Schools, colleges, and academic and administrative support units across the University of Colorado Boulder campus continue to explore ways of reducing costs in response to the financial impacts brought on by the emergence of COVID-19 earlier this year.
In March, the campus shifted quickly to a remote instructional model for the first time in university history––but the CU Boulder campus community is not alone in rising to this unparalleled challenge. All of higher education has struggled with the sobering public health and financial impacts of the ongoing global pandemic.
In June, the CU Board of Regents approved campus budgets that included a $41.1 million reduction to CU Boulder’s 2021 fiscal year general fund budget. Since that time, the general fund revenue shortfall has grown to $96.6 million, largely due to enrollment declines and tuition revenue losses. Auxiliary operations are expected to lose approximately $115 million in revenues this fiscal year, which ends June 30, 2021.
To ensure the campus’s financial resilience, the provost and chief operating officer in October asked units to implement general fund budget cuts of no more than 5%, with some of them lower based on enrollment and strategic priorities. They also asked campus units to plan strategically for the next three years and beyond because of lingering economic uncertainty due to the pandemic.
While budget planning is a yearly exercise for the university, multiple forces are contributing to its current financial struggles. Tuition revenue, a key source of funding for the university, has declined this year along with domestic and international enrollment––trends that are expected to set the university’s budget at a lower level for the next several years, said Chief Financial Officer Carla Ho-a.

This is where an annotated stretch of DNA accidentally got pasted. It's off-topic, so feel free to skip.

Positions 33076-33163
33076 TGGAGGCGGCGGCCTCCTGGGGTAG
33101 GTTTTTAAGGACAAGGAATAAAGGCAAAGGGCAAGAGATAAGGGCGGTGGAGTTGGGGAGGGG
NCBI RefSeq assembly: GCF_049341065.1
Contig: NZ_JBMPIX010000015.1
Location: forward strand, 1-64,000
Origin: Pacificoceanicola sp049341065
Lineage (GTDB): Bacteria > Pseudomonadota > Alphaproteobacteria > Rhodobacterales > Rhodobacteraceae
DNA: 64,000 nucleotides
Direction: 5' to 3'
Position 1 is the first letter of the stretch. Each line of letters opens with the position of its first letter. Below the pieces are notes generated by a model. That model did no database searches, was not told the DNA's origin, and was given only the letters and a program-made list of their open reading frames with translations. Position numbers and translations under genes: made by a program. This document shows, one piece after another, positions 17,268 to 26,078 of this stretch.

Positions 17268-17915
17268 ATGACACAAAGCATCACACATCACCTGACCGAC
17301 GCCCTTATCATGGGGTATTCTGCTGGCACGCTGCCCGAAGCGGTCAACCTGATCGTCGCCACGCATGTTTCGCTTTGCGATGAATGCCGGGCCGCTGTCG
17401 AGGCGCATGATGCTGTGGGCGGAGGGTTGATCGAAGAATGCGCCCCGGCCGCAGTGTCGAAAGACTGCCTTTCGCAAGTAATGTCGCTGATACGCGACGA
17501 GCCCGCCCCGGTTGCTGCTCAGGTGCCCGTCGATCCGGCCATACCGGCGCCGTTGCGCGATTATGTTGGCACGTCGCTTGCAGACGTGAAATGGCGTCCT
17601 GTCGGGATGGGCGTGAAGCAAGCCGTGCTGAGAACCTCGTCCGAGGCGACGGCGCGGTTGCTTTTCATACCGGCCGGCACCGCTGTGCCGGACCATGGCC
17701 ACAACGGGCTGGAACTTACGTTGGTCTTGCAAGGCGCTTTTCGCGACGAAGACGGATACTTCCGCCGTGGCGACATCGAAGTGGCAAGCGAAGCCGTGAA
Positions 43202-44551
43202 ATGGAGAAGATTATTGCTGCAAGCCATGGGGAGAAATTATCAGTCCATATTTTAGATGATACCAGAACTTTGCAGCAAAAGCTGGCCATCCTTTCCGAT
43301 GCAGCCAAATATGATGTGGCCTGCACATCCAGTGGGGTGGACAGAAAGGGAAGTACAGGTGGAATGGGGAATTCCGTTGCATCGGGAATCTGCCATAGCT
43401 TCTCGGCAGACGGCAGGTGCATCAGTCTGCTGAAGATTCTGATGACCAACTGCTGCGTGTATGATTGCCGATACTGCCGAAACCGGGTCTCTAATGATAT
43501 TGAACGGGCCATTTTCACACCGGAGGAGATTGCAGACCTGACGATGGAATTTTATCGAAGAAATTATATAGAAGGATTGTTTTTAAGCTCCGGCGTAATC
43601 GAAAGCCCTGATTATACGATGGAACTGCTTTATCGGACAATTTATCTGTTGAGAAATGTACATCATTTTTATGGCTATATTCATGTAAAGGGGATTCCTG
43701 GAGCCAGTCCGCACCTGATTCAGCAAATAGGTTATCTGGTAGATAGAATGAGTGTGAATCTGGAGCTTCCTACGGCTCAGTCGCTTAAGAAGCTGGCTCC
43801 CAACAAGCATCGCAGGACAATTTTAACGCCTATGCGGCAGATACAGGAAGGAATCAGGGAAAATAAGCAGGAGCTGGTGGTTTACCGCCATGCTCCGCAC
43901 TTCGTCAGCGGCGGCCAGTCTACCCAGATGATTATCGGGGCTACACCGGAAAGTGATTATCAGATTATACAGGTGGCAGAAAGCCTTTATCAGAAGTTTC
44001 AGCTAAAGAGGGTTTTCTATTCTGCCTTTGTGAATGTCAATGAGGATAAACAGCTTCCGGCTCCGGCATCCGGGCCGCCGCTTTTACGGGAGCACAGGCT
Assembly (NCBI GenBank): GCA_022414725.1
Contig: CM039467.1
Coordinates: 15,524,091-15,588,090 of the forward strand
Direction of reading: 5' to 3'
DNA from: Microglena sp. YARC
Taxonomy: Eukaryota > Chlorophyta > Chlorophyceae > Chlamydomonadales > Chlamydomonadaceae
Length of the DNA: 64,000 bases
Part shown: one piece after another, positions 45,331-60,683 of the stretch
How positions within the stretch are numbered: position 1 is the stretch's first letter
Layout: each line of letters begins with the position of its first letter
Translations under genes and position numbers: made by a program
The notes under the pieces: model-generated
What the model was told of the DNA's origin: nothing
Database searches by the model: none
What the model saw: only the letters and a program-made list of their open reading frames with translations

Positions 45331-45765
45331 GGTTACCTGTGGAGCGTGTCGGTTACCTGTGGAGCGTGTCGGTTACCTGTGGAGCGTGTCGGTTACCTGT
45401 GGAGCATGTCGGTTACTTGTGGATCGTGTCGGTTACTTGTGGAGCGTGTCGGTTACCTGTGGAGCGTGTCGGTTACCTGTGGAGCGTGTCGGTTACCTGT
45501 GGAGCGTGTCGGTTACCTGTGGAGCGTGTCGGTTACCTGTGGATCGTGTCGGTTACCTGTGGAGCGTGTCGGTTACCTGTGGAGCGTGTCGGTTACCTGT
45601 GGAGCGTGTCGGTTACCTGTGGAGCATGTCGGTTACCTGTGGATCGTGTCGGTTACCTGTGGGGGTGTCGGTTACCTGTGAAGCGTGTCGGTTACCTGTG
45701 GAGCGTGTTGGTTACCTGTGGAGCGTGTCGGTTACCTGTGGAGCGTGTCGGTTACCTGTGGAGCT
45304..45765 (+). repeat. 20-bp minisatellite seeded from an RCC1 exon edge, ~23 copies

More first-year students are taking gap years and deferring their enrollment in hopes of leap-frogging over the pandemic until an effective vaccine is in place. Families weathering job losses and other COVID-19-induced financial impacts are reconsidering whether now is the right time to send their high school graduates to college at all.
This past summer and fall, campus administrators began working collaboratively to identify areas of critical need to allocate federal CARES Act dollars, including infrastructure, technology, COVID-19 testing, expanded mental health and wellness services, and emergency relief funds for students and employees.
A cross-section of multidisciplinary administrators working to solve the campus’s budget problems were guided by the premise that academic and research continuity, above all else, were critical to upholding the university’s mission.
“We have a responsibility as the state’s flagship university to be good stewards of our resources, especially during crises like these,” Ho-a said. “We can’t support student success without being able to fund our programs, research and strategic initiatives, support services and our people.”
Adding to these pressures, she said, are depleted one-time federal stimulus funds and cuts to state higher education funding. There is no guarantee either the state or the federal government will provide additional emergency funds, which is why the university must look for ways to optimize resources and reduce costs where it can.
To meet budget-reduction targets this fiscal year, units, colleges and schools were asked to absorb recommended cuts of up to 5% and to temporarily reduce salaries, delay noncritical hires and provide retirement incentives for those who qualify. The long-term goal is to build greater financial resilience in support of the university’s academic and research mission as a top-tier public university.